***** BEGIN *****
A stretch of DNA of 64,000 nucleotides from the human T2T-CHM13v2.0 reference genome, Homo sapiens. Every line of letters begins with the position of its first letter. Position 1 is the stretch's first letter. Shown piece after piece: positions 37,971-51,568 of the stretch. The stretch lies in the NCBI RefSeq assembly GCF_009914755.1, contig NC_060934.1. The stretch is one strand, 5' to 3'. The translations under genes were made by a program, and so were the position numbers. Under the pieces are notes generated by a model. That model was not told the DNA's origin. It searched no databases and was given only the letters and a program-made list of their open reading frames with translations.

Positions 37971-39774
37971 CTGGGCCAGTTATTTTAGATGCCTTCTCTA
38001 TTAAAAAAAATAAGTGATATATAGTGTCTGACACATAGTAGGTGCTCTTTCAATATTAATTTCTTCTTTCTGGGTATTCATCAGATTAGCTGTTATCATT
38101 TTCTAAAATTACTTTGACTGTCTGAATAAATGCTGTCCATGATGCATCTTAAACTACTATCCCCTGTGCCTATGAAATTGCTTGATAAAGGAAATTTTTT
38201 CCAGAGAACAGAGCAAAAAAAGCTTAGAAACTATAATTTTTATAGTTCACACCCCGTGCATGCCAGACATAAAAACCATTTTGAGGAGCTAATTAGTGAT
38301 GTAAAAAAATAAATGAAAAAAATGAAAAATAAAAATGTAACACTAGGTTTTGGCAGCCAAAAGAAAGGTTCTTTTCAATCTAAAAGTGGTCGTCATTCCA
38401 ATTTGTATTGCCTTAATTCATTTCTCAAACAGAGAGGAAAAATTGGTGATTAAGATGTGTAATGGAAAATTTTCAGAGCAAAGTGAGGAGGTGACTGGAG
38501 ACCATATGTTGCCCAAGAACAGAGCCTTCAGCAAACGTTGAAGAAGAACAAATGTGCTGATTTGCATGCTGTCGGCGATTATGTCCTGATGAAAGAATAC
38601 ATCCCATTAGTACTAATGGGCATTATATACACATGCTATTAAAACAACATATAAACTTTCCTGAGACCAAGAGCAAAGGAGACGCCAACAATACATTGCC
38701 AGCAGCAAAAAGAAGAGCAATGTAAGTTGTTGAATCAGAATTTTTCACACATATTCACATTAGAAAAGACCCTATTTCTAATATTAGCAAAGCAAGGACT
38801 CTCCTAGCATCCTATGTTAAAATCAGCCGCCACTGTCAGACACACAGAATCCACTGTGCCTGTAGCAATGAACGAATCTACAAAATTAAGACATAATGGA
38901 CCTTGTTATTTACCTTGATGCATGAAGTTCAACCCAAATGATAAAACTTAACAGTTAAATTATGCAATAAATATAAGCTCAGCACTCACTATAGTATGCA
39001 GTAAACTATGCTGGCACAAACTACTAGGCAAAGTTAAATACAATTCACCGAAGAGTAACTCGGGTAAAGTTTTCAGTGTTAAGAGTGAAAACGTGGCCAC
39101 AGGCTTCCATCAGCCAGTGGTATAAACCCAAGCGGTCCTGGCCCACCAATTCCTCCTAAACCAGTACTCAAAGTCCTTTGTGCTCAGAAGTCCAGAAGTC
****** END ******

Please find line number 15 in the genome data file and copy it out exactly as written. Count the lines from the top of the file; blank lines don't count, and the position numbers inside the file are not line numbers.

39101 AGGCTTCCATCAGCCAGTGGTATAAACCCAAGCGGTCCTGGCCCACCAATTCCTCCTAAACCAGTACTCAAAGTCCTTTGTGCTCAGAAGTCCAGAAGTC